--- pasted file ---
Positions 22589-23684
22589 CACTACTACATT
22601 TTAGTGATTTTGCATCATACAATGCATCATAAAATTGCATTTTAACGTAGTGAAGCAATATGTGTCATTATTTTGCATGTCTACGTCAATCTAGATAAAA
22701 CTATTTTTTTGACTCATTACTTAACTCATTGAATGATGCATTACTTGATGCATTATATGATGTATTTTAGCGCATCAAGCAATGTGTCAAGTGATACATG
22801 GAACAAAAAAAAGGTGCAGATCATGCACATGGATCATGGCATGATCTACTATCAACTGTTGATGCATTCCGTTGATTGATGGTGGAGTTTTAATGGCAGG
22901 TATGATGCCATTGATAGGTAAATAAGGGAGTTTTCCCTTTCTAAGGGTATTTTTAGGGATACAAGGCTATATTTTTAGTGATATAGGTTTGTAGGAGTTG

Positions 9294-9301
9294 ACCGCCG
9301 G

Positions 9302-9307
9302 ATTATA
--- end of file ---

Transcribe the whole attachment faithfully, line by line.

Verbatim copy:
Positions 22589-23684
22589 CACTACTACATT
22601 TTAGTGATTTTGCATCATACAATGCATCATAAAATTGCATTTTAACGTAGTGAAGCAATATGTGTCATTATTTTGCATGTCTACGTCAATCTAGATAAAA
22701 CTATTTTTTTGACTCATTACTTAACTCATTGAATGATGCATTACTTGATGCATTATATGATGTATTTTAGCGCATCAAGCAATGTGTCAAGTGATACATG
22801 GAACAAAAAAAAGGTGCAGATCATGCACATGGATCATGGCATGATCTACTATCAACTGTTGATGCATTCCGTTGATTGATGGTGGAGTTTTAATGGCAGG
22901 TATGATGCCATTGATAGGTAAATAAGGGAGTTTTCCCTTTCTAAGGGTATTTTTAGGGATACAAGGCTATATTTTTAGTGATATAGGTTTGTAGGAGTTG

Positions 9294-9301
9294 ACCGCCG
9301 G

Positions 9302-9307
9302 ATTATA